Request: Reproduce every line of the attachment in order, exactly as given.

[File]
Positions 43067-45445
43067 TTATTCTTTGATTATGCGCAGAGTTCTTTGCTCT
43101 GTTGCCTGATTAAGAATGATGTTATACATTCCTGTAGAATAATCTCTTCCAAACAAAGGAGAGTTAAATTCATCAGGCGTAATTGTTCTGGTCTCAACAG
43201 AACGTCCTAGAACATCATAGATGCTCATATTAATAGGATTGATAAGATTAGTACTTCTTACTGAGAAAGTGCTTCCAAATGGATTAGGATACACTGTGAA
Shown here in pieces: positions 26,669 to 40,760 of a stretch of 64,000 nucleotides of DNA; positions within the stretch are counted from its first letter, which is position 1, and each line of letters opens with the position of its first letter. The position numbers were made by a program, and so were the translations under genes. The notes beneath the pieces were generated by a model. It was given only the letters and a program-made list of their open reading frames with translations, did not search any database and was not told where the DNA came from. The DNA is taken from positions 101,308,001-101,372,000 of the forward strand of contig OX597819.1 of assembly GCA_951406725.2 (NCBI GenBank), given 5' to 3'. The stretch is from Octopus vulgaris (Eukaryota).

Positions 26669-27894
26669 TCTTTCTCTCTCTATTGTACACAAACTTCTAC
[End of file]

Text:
Positions 43067-45445
43067 TTATTCTTTGATTATGCGCAGAGTTCTTTGCTCT
43101 GTTGCCTGATTAAGAATGATGTTATACATTCCTGTAGAATAATCTCTTCCAAACAAAGGAGAGTTAAATTCATCAGGCGTAATTGTTCTGGTCTCAACAG
43201 AACGTCCTAGAACATCATAGATGCTCATATTAATAGGATTGATAAGATTAGTACTTCTTACTGAGAAAGTGCTTCCAAATGGATTAGGATACACTGTGAA
Shown here in pieces: positions 26,669 to 40,760 of a stretch of 64,000 nucleotides of DNA; positions within the stretch are counted from its first letter, which is position 1, and each line of letters opens with the position of its first letter. The position numbers were made by a program, and so were the translations under genes. The notes beneath the pieces were generated by a model. It was given only the letters and a program-made list of their open reading frames with translations, did not search any database and was not told where the DNA came from. The DNA is taken from positions 101,308,001-101,372,000 of the forward strand of contig OX597819.1 of assembly GCA_951406725.2 (NCBI GenBank), given 5' to 3'. The stretch is from Octopus vulgaris (Eukaryota).

Positions 26669-27894
26669 TCTTTCTCTCTCTATTGTACACAAACTTCTAC